I am tremendously disappointed that New York State's Fiscal Year 2011-12 Enacted Budget did not include renewal and strengthening of our rent regulation system. I am continuing to work with my progressive colleagues in the State Senate and leaders in the tenants rights movement to ensure both the renewal of the Emergency Tenant Protection Act before it expires on June 15 of this year and the expansion of tenant protections. I am a co-sponsor of an omnibus tenant protection bill (S.2783-A/ Espaillat), which, among other provisions, would:
Shortly after midnight on March 31, the New York State Legislature enacted the Fiscal Year 2011-2012 State Budget. The $132.5 billion budget, which was the first one in five years to pass on time, reduces overall spending by two percent and has no new taxes or borrowing.
On March 26, I joined the Chinese Staff and Workers’ Association, community and faith-based organizations and other elected officials in announcing the launch of the Sweatshop Free Upper West Side campaign, an effort to compel area businesses to enforce fair labor practices. As I said at the event, “100 years after the Triangle Shirtwaist Factory fire—the worst industrial disaster in the history of New York City, which became the rallying cry for workplace safety standards and spawned the international labor movement—we must honor the legacy of those who perished by ensuring that the rights of workers are respected by every business and for every employee.”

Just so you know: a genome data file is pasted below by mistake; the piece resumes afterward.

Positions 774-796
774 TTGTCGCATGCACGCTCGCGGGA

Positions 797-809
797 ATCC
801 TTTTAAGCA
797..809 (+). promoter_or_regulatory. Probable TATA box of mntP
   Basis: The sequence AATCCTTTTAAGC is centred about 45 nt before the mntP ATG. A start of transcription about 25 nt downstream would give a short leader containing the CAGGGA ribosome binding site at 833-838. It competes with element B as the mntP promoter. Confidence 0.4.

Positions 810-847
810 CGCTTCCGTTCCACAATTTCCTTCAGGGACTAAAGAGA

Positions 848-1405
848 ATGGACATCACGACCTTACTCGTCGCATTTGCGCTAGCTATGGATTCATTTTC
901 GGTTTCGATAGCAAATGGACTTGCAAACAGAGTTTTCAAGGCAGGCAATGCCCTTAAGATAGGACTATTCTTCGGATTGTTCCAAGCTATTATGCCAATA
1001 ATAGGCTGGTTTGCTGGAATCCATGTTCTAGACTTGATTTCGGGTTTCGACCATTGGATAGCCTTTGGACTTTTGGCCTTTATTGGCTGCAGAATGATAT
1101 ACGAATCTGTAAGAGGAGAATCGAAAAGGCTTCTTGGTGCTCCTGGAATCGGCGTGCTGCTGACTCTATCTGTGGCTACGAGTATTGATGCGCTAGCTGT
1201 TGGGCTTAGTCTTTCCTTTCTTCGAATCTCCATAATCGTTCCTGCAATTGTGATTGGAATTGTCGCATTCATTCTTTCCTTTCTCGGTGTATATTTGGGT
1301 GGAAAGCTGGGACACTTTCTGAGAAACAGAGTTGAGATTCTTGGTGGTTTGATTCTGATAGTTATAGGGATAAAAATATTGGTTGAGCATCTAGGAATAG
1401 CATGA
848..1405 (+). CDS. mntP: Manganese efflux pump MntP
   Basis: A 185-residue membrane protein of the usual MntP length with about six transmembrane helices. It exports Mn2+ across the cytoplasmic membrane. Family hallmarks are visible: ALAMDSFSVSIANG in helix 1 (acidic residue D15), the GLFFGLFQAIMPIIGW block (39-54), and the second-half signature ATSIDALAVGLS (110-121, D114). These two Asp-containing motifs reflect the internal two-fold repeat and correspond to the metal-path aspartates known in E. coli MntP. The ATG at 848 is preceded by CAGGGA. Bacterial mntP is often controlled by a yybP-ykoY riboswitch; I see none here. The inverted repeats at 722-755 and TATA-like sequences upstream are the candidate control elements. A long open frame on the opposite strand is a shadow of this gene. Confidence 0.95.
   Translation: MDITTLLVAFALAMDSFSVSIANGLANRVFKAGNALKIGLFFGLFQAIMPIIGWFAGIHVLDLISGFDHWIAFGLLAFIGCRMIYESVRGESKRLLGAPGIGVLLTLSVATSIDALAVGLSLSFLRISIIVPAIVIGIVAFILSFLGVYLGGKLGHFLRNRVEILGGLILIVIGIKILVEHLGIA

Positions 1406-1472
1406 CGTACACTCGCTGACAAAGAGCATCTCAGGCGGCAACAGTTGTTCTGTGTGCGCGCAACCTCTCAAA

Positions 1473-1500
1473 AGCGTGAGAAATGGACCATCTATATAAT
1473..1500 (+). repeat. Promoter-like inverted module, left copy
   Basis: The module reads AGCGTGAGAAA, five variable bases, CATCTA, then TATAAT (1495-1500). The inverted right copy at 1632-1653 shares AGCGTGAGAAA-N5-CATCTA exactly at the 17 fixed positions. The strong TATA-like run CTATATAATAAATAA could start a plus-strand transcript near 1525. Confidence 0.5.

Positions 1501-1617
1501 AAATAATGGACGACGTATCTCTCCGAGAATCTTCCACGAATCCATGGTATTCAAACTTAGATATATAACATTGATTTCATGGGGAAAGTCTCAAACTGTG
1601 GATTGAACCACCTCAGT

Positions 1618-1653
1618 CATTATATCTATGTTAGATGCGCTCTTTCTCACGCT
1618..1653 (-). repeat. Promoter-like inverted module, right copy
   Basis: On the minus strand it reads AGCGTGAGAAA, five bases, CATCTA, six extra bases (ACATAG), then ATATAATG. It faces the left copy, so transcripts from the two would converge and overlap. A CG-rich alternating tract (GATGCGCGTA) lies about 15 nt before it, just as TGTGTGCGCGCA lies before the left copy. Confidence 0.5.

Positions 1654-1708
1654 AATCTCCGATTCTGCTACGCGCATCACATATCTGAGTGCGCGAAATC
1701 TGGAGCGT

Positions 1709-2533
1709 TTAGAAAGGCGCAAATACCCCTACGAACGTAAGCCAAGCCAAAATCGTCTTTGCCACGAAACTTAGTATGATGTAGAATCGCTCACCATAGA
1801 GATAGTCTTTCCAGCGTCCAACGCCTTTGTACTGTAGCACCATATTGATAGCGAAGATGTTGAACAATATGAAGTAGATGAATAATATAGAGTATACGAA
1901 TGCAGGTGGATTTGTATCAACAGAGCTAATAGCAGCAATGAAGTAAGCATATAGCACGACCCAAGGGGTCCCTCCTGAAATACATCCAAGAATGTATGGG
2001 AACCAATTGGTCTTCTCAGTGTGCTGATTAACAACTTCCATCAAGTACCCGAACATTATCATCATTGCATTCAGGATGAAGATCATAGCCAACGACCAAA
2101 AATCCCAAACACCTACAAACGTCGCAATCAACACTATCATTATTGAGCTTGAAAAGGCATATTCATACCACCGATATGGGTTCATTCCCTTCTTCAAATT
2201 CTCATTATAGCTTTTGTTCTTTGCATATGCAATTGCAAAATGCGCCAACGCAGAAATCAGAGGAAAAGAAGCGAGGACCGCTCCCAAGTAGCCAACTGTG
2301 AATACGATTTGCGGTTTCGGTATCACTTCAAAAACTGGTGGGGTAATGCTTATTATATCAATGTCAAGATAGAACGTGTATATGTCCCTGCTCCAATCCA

A credible and exhaustive analysis of our community’s unmet needs is still necessary to convince the New York State Department of Health, hospital executives and other health care providers of service gaps that must be filled.
I am strongly opposed to the proposal in Governor Cuomo’s Fiscal Year 2011-2012 Executive Budget that would result in a reduction of $25.2 million in Title XX funding for New York City senior centers and effectively force 105 of them – including the Stein Senior Center in CB6 – to be closed. This would be devastating to the elderly New Yorkers who rely upon these centers for meal programs, activities and companionship, which are critical for their well-being and prevent their premature institutionalization.